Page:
Edited By Carol J. Bruess
13. “Unplugging the Power Cord”: Uncovering Hidden Power Structures via Mobile Communication Technology Use within the Traditional Marital Dyad
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Uncovering Hidden Power Structures via Mobile Communication Technology Use within the Traditional Marital Dyad
ANDREA GUZIEC IACCHERI
ADAM W. TYMA
University of Nebraska at Omaha
According to the Pew Research Internet and American Life Project (Pew Research Publications, 2014), 90% of American adults own cell phones, 81% of cell phone users use text or SMS messaging as their primary communication method, and 21% of those users participate in video chat or video calls. The ever-growing usage of mobile communication technology (MCT), specifically how text-based mobile communication is used by marriage partners, is the focus of this chapter. Although prior and current research increases our understanding of communication between spouses (e.g., Albright & Conran, 2003; Baym, Zhang, Kunkel, Ledbetter, & Lin, 2007; Garcia-Montes, Caballero-Munoz, & Perez-Alvarez, 2006; Jin & Pena, 2010; Kennedy & Wellman, 2007; Licoppe, 2004; Pettigrew, 2009; Ramirez & Broneck, 2009; Solis, 2006), developing theoretical explanations of how married couples communicate via mobile digital technologies is essential, as marital communication is becoming more commonly mediated by, and accomplished via, communication technologies (Lenhart & Duggan, 2014).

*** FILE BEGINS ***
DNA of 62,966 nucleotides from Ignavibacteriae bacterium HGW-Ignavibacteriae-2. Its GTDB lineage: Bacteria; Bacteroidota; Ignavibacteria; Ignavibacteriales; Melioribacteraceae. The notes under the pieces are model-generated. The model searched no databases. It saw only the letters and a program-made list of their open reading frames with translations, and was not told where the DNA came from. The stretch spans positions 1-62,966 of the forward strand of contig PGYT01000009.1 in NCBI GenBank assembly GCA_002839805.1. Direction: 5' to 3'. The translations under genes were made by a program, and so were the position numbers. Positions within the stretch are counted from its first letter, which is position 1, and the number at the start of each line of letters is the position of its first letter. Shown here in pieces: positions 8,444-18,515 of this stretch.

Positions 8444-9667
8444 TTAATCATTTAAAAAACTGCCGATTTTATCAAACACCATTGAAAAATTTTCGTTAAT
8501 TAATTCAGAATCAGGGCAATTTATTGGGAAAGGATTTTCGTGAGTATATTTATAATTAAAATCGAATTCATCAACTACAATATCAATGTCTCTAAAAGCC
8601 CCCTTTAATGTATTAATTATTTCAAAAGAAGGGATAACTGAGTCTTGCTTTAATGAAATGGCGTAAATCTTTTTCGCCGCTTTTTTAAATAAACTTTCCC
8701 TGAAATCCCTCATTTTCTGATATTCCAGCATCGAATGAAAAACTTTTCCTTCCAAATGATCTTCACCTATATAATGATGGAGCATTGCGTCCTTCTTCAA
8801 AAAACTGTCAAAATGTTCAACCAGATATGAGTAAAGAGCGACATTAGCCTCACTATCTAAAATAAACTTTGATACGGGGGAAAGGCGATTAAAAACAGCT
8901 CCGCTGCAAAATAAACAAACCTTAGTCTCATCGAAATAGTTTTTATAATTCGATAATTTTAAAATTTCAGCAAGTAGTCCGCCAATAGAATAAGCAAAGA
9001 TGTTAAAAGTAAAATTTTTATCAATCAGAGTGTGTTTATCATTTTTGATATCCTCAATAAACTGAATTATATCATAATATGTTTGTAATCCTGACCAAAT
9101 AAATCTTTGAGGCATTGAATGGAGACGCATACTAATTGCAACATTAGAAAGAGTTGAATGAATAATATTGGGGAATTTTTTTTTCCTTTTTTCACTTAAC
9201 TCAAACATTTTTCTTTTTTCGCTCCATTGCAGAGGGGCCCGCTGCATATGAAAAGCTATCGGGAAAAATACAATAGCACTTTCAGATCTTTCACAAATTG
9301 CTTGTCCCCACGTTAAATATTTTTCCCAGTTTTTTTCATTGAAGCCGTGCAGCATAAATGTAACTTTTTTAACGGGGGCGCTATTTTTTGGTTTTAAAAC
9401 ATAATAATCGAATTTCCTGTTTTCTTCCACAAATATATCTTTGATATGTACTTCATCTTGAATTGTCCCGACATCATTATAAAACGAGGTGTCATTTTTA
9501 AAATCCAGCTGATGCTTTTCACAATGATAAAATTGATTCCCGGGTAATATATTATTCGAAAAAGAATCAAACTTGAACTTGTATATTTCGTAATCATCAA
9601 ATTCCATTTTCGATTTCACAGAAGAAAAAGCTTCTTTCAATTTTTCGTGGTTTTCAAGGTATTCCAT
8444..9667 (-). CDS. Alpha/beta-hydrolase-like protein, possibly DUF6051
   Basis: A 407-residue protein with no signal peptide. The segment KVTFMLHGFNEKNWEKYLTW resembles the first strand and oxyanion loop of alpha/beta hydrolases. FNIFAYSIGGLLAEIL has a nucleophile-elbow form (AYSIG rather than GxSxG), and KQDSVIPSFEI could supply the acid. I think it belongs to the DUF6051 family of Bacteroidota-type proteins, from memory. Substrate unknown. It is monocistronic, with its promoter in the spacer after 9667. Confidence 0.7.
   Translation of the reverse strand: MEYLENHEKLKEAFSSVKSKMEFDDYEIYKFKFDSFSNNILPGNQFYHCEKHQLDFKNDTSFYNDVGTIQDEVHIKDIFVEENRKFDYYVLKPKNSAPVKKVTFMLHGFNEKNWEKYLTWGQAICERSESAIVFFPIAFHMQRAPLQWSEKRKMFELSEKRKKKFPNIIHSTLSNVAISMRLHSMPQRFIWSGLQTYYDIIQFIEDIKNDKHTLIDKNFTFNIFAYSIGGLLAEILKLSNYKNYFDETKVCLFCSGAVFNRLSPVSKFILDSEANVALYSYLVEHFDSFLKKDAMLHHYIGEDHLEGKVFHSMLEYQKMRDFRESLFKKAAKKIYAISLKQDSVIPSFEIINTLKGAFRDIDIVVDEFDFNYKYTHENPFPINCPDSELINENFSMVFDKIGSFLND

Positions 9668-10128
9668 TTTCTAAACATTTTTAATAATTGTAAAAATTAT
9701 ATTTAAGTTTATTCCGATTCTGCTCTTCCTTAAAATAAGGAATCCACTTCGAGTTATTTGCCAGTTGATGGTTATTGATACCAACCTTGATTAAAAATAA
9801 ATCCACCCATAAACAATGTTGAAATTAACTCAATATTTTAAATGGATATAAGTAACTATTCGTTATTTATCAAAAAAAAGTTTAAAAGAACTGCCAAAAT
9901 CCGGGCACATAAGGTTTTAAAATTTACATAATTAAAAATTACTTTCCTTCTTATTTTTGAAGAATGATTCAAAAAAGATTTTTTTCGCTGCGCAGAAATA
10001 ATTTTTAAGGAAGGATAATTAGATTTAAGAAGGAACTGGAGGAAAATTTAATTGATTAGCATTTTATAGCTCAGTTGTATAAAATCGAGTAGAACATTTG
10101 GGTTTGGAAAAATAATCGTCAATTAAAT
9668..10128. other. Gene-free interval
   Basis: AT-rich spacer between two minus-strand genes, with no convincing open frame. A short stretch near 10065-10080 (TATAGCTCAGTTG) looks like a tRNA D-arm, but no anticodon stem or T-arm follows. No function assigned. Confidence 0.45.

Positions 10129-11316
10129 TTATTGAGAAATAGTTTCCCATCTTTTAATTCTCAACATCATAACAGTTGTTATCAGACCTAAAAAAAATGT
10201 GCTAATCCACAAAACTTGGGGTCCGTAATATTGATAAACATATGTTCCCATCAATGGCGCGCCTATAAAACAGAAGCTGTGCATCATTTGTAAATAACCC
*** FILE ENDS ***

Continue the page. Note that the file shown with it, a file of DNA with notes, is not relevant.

Our analysis extends current research on marital communication, computer-mediated communication, and MCT by investigating the practices of text-based mobile communication (e.g., text messages, email, Google Chat, SMS, and MMS) between spouses, or what will be referred to in this chapter as “mobiText.” ← 267 | 268 → For purposes...
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